The Wanderer Poem

Decent Essays
“The Wanderer”
“The Wanderer” portrays the current situation of various speakers that are all intertwined. The poem goes into grave detail as to the feelings, hardships, and memories of the various speakers, leaving the reader feeling as if they were actually there. Of course, grave detail is just one of the ways the author puts the reader “within” the piece. The speaker uses alliteration, caesura, imagery, metaphors, and tone to establish the austere mood of the poem.
As the poem unravels with such strong emotion, it pulls the reader in deeper with every line read. In the beginning of the poem, the speaker, or lone-dweller, “longs for relief” from his exile at sea. As the reader, we can feel the pain he is feeling and in some way can
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We do not see this unfold until the end, but it is made evident that the speaker has gone through stages of emotion. These stages lead him to his current state at the end of the poem. Through tone we see this shift in the speakers emotion throughout the whole poem. He moves from lonely, exiled and miserable, to reminiscing of his past happiness, to gaining wisdom from his experience, to his final state of contentment and wisdom. The speaker says, “Therefore no one is wise without his share of winters in the world’s kingdom. A wise man must be patient…” then he leads into explain what traits a wise man must have. He realizes that you gain this wisdom through hard experiences or “winters” as he compares it. He realizes that all things fall apart and nothing in this life is permanent. Before the speaker was dwelling in the fact that he was alone and everything he once knew is gone.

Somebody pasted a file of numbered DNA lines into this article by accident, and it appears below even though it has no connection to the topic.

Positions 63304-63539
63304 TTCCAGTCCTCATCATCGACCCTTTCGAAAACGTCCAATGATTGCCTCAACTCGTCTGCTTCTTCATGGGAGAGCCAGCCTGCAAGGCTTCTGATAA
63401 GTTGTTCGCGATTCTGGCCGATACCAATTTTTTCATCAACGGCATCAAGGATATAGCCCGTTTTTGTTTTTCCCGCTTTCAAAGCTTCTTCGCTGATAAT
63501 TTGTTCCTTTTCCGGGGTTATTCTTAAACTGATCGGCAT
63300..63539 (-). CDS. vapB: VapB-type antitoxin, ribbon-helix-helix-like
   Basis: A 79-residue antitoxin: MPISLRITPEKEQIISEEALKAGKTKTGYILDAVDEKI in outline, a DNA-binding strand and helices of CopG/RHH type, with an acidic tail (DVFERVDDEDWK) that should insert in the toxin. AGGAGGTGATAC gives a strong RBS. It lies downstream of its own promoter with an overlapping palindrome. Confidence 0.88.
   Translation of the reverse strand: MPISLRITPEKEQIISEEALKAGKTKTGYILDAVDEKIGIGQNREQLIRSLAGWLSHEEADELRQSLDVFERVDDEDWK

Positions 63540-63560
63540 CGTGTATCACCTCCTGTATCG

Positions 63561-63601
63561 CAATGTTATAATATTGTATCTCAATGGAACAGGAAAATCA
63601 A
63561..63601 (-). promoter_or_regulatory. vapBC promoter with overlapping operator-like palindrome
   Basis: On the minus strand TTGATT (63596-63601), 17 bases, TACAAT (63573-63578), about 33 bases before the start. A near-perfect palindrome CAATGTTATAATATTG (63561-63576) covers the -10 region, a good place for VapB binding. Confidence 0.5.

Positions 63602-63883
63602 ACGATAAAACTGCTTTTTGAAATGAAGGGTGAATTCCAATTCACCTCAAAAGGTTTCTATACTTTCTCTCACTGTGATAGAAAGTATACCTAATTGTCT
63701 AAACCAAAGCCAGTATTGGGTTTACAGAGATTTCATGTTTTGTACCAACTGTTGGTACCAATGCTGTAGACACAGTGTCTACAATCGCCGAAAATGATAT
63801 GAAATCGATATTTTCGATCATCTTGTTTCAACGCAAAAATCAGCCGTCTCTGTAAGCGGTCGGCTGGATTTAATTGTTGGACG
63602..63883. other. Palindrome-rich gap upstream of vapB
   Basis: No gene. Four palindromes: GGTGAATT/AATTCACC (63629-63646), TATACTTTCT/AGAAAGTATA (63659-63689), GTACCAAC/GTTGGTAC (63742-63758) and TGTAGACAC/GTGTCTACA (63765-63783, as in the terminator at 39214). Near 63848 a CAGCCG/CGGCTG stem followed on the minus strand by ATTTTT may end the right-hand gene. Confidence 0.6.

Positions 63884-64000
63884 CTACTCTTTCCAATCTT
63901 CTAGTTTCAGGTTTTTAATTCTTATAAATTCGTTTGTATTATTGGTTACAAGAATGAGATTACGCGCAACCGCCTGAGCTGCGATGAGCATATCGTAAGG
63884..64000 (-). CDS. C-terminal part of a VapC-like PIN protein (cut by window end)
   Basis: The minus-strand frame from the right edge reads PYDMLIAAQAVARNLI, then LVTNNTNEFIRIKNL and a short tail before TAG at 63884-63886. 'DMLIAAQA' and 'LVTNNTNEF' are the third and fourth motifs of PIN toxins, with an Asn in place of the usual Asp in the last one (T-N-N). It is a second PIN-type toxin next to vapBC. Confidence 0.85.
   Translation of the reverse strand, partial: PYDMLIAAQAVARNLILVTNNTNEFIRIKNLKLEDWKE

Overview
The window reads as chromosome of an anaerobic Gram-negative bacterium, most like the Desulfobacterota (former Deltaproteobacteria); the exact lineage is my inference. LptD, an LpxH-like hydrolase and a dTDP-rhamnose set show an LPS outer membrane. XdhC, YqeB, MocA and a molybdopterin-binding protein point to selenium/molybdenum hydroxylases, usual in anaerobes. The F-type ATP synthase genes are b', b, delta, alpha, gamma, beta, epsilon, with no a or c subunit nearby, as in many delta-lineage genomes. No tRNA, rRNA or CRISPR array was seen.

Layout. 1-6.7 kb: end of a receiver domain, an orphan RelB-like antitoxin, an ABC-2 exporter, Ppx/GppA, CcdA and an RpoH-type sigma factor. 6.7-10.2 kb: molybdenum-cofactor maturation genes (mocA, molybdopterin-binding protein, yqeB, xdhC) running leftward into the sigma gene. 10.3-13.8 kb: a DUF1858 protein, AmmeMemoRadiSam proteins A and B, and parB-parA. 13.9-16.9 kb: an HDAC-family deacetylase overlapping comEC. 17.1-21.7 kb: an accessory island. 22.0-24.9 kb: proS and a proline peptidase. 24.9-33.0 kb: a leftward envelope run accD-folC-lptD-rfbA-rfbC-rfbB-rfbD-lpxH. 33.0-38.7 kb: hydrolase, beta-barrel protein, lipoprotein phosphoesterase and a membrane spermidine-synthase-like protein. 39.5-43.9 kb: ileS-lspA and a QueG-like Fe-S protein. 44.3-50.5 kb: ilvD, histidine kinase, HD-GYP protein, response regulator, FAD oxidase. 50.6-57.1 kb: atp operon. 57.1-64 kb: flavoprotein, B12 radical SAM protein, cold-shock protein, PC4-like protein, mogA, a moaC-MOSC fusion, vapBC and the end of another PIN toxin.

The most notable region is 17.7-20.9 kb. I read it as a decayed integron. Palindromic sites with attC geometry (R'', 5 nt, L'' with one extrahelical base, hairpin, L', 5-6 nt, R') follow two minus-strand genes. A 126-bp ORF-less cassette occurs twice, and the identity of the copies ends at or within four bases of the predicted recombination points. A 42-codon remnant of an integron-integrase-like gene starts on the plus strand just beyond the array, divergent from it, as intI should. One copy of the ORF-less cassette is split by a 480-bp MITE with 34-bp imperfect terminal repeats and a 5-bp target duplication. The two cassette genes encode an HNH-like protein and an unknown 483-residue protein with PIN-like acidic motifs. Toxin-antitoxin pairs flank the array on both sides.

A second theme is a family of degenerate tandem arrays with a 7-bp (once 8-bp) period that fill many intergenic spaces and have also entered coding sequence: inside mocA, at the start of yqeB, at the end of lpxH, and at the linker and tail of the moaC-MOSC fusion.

Now, he has a new outlook: that all things must end, but it does not have to bring endless sorrow. A use of repletion is also used in order for the speaker to get his point across. “Here wealth is fleeting, here family is fleeting, here human kind is fleeting,” as stated by the speaker to once again explain that this life is not permanent nor are the people, places, and wealth we may experience. The ultimate goal is that of heaven “where a fortress stands for all”. The speaker embellishes his religious views by saying, “all will be well for him who
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